Grief – Three Poems – Dickman, Stone & Inverarity

American Poet Mathew Dickman. Photo Credit: PoetryEverywhere Project


When grief comes to you as a purple gorilla
you must count yourself lucky.
You must offer her what’s left
of your dinner, the book you were trying to finish
you must put aside,
and make her a place to sit at the foot of your bed,
her eyes moving from the clock
to the television and back again.
I am not afraid. She has been here before
and now I can recognize her gait
as she approaches the house.
Some nights, when I know she’s coming,
I unlock the door, lie down on my back,
and count her steps
from the street to the porch.
Tonight she brings a pencil and a ream of paper,
tells me to write down
everyone I have ever known,
and we separate them between the living and the dead
so she can pick each name at random.
I play her favorite Willie Nelson album
because she misses Texas
but I don’t ask why.
She hums a little,
the way my brother does when he gardens.
We sit for an hour
while she tells me how unreasonable I’ve been,
crying in the checkout line,
refusing to eat, refusing to shower,
all the smoking and all the drinking.
Eventually she puts one of her heavy
purple arms around me, leans
her head against mine,
and all of a sudden things are feeling romantic.
So I tell her,
things are feeling romantic.
She pulls another name, this time
from the dead,
and turns to me in that way that parents do
so you feel embarrassed or ashamed of something.
Romantic? she says,
reading the name out loud, slowly,
so I am aware of each syllable, each vowel
wrapping around the bones like new muscle,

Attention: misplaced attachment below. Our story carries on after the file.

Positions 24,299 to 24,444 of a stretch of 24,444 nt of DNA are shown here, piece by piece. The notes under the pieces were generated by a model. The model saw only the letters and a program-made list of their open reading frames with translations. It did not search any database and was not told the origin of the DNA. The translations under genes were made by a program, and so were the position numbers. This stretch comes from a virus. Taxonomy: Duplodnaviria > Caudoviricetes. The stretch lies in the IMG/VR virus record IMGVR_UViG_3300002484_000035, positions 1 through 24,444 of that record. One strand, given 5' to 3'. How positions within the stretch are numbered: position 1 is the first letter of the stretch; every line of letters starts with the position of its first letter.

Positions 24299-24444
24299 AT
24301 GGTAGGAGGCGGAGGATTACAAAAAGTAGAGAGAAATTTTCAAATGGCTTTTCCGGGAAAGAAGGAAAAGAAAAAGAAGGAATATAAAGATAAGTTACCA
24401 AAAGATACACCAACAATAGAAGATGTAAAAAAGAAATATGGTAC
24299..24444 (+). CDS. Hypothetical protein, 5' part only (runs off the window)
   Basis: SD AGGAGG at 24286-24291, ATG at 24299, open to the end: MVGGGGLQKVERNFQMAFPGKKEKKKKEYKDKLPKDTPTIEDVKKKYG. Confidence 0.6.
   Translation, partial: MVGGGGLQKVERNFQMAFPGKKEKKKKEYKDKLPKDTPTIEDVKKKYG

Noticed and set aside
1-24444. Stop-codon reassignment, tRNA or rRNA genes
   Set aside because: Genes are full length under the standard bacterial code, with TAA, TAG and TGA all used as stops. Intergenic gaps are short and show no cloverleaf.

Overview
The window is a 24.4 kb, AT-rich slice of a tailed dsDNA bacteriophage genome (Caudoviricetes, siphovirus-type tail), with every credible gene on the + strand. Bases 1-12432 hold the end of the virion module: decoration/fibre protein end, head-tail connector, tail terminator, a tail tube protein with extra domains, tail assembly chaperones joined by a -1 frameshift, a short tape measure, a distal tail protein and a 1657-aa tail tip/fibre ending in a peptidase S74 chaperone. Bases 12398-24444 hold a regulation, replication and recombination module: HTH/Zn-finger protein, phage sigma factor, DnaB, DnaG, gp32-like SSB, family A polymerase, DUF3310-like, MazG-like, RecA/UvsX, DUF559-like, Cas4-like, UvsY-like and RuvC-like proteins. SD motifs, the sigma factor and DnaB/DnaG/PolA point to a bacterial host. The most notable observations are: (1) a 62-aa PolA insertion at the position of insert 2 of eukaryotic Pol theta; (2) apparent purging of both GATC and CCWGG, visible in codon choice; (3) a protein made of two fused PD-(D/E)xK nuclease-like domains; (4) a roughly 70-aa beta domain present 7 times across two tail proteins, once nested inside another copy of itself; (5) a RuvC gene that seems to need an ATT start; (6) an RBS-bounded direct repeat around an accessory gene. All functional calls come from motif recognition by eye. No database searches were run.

the sound of that person’s body
and how reckless it is,
how careless that his name is in one pile and not the other.

Mathew Dickman from All-American Poem, American Poetry Review/ Copper Canyon Press, 2008

Grief poems ain’t nothing new! They sure are not! But I was reminded of two great grief poems by Mathew Dickman and Ruth Stone through a new grief poem that showed up in Geist On-Line last week. I enjoyed that poem, Grief, by Canadian poet, Geoff Inverarity but sure heard echoes of Dickman’s and Stone’s poems in his.  The way Grief takes on a persona, becomes a human or speaking-presence in the poem. I wonder if Inverarity has seen the Dickman and Stone poems which came out long before his. It seems possible, for sure.

Mathew and his twin brother Michael  burst into the American poetry scene in the middish 2000’s. And they continue to make waves with their poetry. Mathew’s poem Grief is typical of Mathew’s seemingly easy-going conversational style. And is one of his better known poems. Hard not to remember his image of Grief as a purple gorilla! Both brothers write about the death of their older brother by suicide and in 2016 released in the U.K. through Faber & Faber, a collaborative book, Brother, which included their poems about him and suicide. That book includes Grief.

I so appreciate Mathew’s image of this seemingly friendly purple gorilla.  The sense that the narrator has made friends with grief. Does not fear it, is not in thrall, to it.  Until the end, that is, when the purple gorilla makes the grief all too real again. And the casual and seemingly, but not, throw away last line: how careless that his name is in one pile and not the other. Ouch. And double ouch.

That damn purple gorilla. How it can turn on you. Two dear friends of mine have lost husbands in the past year. One to cancer and one to a heart attack. They both tell of not knowing when the purple gorilla might show up out of the blue and grief once again strikes them. It can happen during some normal activity or when reading a poem.